in 1913, the anti-defamation league was founded. its primary goal then was to stop the defamation of the jewish people and to secure justice and fair treatment for all.
more than 100 years later, the anti-defamation league is a premier civil rights/human relations agency in the US. adl continues its dedication to
making our country a more inclusive home for all; where being different is not a liability, and diversity is a cherished strength.
in order for a group like the anti-defamation league to exist, hate must also exist. if there is no system, no group, no individual who seek to damage the good reputation of someone, there would be no reason for a group to exist to counter that action.
why you need an anti-defamation league of your own
sunday morning, my son woke up bright and bushy-tailed and sneaking past my bedroom door. at 9 year olds he’s figured out that if he gets up before me and if he’s quiet enough he can eat junk food and watch a movie of his choice or play video games without being told to make his bed or brush his teeth. i know i should get up. i want to get up, fix a nutritious breakfast, build a blanket fort, and teach him how to make snow indoors.
seriously, i really want to be the mom who wakes up before her kid on sunday all geared up and ready for sunday school with brunch in the crock pot and a lamb marinating for the big family dinner.
i want to be the mom who always looks camera ready, with energy on 100, and the right answers to every question. i want to be the mom who plans science experiments out and then gazes in wonder when it all goes perfectly well, everyone has their eyebrows and there’s no permanent stains on the dining room table.
but i’m not that mom.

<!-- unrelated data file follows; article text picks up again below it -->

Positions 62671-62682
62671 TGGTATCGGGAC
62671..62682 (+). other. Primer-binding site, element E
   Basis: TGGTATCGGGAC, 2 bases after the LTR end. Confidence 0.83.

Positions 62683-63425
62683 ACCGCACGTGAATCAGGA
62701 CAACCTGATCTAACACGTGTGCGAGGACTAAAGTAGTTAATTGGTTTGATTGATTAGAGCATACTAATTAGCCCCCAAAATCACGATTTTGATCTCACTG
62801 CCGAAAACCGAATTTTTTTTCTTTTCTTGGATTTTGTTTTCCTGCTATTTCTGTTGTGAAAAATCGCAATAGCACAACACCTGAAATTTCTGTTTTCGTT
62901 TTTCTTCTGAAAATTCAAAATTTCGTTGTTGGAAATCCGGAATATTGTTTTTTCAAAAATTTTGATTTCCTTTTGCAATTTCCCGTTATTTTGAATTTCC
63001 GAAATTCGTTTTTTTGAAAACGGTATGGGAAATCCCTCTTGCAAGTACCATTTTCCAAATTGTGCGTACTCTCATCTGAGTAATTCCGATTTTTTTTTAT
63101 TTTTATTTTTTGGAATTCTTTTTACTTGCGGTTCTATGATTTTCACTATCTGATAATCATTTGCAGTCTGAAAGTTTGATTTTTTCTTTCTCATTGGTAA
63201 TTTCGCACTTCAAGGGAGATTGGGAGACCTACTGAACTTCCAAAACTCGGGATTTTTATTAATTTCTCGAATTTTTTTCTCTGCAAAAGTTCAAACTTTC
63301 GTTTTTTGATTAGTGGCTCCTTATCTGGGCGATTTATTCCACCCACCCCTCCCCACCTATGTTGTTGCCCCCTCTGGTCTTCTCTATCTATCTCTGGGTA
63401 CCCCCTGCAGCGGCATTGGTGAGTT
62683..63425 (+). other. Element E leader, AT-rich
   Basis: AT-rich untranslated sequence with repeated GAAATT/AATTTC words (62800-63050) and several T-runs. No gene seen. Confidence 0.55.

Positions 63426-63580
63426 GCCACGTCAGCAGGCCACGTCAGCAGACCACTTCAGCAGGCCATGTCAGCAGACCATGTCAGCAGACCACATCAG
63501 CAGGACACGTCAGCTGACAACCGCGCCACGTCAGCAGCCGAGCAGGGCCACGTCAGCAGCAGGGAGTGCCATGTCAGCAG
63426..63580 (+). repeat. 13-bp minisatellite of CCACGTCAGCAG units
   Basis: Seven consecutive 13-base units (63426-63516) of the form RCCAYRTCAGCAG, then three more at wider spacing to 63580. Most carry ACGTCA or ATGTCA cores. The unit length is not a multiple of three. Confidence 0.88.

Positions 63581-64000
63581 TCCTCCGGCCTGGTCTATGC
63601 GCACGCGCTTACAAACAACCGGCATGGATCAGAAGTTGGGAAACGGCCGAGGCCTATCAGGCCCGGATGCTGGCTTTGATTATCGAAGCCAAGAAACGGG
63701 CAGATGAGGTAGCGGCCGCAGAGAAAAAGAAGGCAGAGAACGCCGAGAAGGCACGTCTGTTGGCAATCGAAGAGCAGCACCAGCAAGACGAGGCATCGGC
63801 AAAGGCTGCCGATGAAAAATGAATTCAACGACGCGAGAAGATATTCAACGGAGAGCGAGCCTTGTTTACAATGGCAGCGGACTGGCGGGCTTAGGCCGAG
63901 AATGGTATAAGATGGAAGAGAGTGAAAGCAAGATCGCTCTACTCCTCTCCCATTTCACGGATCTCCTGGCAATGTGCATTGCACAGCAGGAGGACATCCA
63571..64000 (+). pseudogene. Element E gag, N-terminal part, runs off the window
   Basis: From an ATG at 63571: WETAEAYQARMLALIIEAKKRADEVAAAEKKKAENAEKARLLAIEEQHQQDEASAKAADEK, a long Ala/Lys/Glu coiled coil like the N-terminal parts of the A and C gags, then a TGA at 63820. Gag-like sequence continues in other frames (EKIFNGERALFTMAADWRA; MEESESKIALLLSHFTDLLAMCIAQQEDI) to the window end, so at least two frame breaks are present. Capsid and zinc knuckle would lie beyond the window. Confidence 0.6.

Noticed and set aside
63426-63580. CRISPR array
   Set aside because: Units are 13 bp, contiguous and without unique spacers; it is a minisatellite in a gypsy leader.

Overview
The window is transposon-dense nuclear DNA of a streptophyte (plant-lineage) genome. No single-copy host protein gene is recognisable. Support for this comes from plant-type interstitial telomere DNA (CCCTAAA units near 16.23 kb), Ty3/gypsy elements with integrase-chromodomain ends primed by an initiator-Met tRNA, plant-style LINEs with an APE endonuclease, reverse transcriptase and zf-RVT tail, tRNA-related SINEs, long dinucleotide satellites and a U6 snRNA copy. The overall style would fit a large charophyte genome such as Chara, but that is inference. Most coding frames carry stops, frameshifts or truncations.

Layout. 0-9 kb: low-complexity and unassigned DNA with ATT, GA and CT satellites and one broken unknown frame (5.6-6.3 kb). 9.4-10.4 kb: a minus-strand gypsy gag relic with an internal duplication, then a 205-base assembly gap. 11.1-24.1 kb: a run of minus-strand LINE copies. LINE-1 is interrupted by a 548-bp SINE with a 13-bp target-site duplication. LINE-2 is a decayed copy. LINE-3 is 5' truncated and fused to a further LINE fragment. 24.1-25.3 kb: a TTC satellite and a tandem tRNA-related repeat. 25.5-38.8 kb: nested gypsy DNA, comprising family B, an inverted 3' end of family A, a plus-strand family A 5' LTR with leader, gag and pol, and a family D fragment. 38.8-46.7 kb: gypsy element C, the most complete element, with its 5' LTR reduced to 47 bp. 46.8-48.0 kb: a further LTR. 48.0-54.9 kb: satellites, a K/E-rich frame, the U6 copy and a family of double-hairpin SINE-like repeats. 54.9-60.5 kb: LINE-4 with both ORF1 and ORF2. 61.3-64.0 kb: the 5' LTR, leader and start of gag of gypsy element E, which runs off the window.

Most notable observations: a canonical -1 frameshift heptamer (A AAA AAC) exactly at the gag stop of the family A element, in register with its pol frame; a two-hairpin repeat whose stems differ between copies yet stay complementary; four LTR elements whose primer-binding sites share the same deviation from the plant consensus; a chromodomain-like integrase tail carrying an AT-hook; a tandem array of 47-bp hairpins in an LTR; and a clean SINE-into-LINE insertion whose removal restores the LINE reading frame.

sunday, while my son was sneaking past my bedroom door in the wee hours of the morning i just wanted 10 more minutes of sleep. that later turned into 30 more minutes of sleep. and when i finally sat up to drag my weary butt out of bed, my first thoughts were
Dear God. Help. Me. I am so overwhelmed. My house is a mess. My son is living off hot cheetos and video games at this moment. I don’t have the energy to do anything that requires energy. I don’t even know the last time he actually read a book. My kid hasn’t read a book! I’m failing, God. I’m failing as a parent. I’m failing. Help. Me.
first thought out the gate is me berating myself for not being good enough. what. is. that? i can’t even wake up good without talking smack about myself? before my feet even hit the floor, i’ve already listed out all the things i’ve done wrong even though i haven’t actually done ANYTHING!
if you’re anything like me, and i’m guessing you are, you do the same thing. before you wake up good, you inundate yourself with yesterday’s leftover lists of not done’s while simultaneously creating your to do’s for the day.
and because you’ve got so much undone’s from the day before your to do’s are now longer than your 9 year old’s arm. so what do you do – talk shit about you.
see, if you had an anti-defamation league of your own it would counter every negative you toss out at yourself. your personal anti-defamation league would defend and protect you from the onslaught of guilt and regret you toss your way.
you’ve seen the meme but what does it mean
in her book, daring greatly, brene brown wrote
The important thing to know about worthiness is that it doesn’t have prerequisites. Most of us, on the other hand, have a long list of worthiness prerequisites—qualifiers that we’ve inherited, learned, and unknowingly picked up along the way. Most of these prerequisites fall in the categories of accomplishments, acquisitions, and external acceptance. It’s the if/when problem (“I’ll be worthy when …” or “I’ll be worthy if …